What do the words “summer bomb” make you think of? Fireworks? Big-budget movies that flop at the box office? Here’s a look at what might be the biggest summer bomb of all—the 1990 attempt to tour across the U.S. a gigantic, multimillion dollar production of …an opera.
In the late 1980s, the International Opera Festival toured a massive production of Giuseppe Verdi’s classic 1871 opera Aida around the world. The ancient-Egypt set opera is one of the most famous examples of that form, and produced several recognizable pieces of music including “The Grand March.” IOF’s Aida traveled to Montreal, Sydney, Melbourne, Tokyo, Vancouver, and Toronto to sold-out audiences and earned millions. The one big market it hadn’t yet hit: the U.S. The IOF hired producer BCL Group to stage Aida in the U.S., as it had just successful mounted the Rolling Stones’ “Steel Wheels” tour, one of the largest (and largest grossing) concert experiences to date.
IOF needed a producer that could do big, because Aida was positively huge. Part opera, part concert, all spectacle, this production of Aida boasted a cast of 1,200 people, dozens of live animals (including a 15-foot python), and five-story tall replica of the Sphinx. It was so huge that it took the production three days to set up for a performance.
Because of that long “load-in time,” it limited how many stops the Aida tour could make. Result: just six performances in three cities (with stadiums big enough to accommodate) were scheduled: June 1 and 2, 1990 in Giants Stadium in New Jersey; June 13 and 14 at San Francisco’s Candlestick Park; and June 29 and 30 at Memorial Coliseum in Los Angeles.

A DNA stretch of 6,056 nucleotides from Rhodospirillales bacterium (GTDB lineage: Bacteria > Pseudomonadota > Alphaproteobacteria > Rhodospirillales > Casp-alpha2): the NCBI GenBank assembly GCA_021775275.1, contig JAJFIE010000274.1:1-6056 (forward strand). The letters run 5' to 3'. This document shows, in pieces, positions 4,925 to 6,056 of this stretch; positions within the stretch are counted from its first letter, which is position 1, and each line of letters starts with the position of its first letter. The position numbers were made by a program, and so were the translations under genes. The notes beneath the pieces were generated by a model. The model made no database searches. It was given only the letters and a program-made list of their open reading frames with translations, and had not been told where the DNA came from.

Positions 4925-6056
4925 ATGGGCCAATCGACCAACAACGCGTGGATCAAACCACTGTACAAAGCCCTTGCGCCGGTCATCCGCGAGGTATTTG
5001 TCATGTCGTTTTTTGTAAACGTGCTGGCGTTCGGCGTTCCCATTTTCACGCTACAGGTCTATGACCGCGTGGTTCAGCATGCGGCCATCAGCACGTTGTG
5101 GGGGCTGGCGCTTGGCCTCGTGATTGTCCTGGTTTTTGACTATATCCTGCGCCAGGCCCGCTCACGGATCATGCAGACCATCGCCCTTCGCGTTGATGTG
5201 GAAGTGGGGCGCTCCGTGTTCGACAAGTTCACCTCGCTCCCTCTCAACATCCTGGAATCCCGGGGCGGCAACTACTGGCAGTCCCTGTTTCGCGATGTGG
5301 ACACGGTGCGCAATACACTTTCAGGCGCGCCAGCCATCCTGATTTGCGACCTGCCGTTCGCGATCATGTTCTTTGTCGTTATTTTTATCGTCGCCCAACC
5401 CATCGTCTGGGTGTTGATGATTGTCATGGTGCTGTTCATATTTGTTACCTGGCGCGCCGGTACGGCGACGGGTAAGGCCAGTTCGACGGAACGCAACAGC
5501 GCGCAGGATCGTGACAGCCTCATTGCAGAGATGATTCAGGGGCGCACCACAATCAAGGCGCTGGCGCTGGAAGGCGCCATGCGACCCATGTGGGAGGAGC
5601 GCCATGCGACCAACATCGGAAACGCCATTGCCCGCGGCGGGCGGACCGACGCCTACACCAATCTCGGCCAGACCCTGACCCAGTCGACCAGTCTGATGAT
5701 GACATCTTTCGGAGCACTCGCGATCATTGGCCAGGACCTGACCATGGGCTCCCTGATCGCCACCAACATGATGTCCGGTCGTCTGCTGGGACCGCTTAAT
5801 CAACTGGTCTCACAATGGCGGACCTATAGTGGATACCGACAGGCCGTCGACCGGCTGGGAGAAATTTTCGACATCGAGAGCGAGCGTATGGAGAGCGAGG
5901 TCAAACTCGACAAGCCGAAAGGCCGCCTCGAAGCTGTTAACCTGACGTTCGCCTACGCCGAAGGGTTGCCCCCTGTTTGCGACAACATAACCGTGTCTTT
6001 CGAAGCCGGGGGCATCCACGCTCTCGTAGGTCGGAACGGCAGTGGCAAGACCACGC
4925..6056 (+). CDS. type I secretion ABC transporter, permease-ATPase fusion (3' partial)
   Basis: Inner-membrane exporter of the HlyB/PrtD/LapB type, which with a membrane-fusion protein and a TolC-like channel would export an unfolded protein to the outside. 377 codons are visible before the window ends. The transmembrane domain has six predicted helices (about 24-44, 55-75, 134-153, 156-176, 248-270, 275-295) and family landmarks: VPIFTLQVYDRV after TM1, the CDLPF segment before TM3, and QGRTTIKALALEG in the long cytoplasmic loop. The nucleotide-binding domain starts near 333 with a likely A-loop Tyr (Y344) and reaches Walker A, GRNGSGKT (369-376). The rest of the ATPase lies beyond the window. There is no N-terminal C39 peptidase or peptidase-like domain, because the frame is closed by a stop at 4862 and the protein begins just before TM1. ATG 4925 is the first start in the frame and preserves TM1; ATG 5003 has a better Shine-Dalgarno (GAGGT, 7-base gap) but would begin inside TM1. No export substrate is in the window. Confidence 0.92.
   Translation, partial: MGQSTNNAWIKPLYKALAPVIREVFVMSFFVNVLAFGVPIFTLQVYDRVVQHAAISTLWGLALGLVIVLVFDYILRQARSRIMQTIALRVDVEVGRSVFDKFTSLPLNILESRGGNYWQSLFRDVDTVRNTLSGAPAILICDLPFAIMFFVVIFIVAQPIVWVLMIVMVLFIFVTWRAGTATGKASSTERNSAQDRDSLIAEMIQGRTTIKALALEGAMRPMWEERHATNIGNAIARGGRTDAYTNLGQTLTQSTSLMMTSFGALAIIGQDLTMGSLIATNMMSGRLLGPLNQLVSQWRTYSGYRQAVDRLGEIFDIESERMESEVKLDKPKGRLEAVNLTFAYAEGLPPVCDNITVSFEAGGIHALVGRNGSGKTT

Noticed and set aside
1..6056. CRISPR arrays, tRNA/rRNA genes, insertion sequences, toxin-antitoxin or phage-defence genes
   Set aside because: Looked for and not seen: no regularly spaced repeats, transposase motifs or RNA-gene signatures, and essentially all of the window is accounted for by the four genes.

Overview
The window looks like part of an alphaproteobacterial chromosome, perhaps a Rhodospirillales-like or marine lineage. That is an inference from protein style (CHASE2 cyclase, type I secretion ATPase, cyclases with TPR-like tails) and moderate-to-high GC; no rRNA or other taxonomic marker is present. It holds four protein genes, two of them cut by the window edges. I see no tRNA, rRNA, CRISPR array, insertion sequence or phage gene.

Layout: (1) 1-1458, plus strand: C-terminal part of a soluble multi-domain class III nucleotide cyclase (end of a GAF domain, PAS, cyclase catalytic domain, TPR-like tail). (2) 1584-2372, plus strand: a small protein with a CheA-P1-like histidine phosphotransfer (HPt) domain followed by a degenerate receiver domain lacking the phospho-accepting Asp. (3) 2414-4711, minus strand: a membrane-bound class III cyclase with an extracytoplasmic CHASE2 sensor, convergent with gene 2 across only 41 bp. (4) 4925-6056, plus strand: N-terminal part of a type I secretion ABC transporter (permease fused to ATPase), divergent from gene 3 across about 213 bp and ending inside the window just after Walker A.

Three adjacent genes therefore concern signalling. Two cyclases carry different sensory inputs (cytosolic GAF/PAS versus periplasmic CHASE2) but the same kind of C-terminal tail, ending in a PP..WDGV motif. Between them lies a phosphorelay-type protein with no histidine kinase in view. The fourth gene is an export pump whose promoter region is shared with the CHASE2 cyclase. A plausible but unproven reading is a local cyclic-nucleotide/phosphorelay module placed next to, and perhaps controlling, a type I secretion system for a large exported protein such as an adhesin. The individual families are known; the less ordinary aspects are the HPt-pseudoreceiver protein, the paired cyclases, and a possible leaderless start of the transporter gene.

The closest thing in popular culture at the time that Aida could be compared to were the Broadway musicals of Andrew Lloyd Webber. But The Phantom of the Opera, with its crashing chandelier and other eye-catching elements, stayed fixed in one place: a Broadway theater. It, and other Broadway musicals, tour the country after they’ve established a toehold and build up demand around the country. This is not what happened with Aida. The show did well around the world because opera is far more popular around the world than it is in the U.S. And where it is popular here – in big cities like New York – opera fans have their pick of world-class, serious opera year-round. Aida staged in a stadium, couched in gimmicks, wasn’t for that audience. It was, ironically, for non-opera fans.
Advance ticket sales were shockingly low. Of the 185,000 tickets that went on sale before the two dates in Los Angeles, a mere 2,000 sold. Before Aida even began building its sets at Giants Stadium, the L.A. stops were cancelled. And then, three days before the Giants Stadium performances, the entire tour was called off.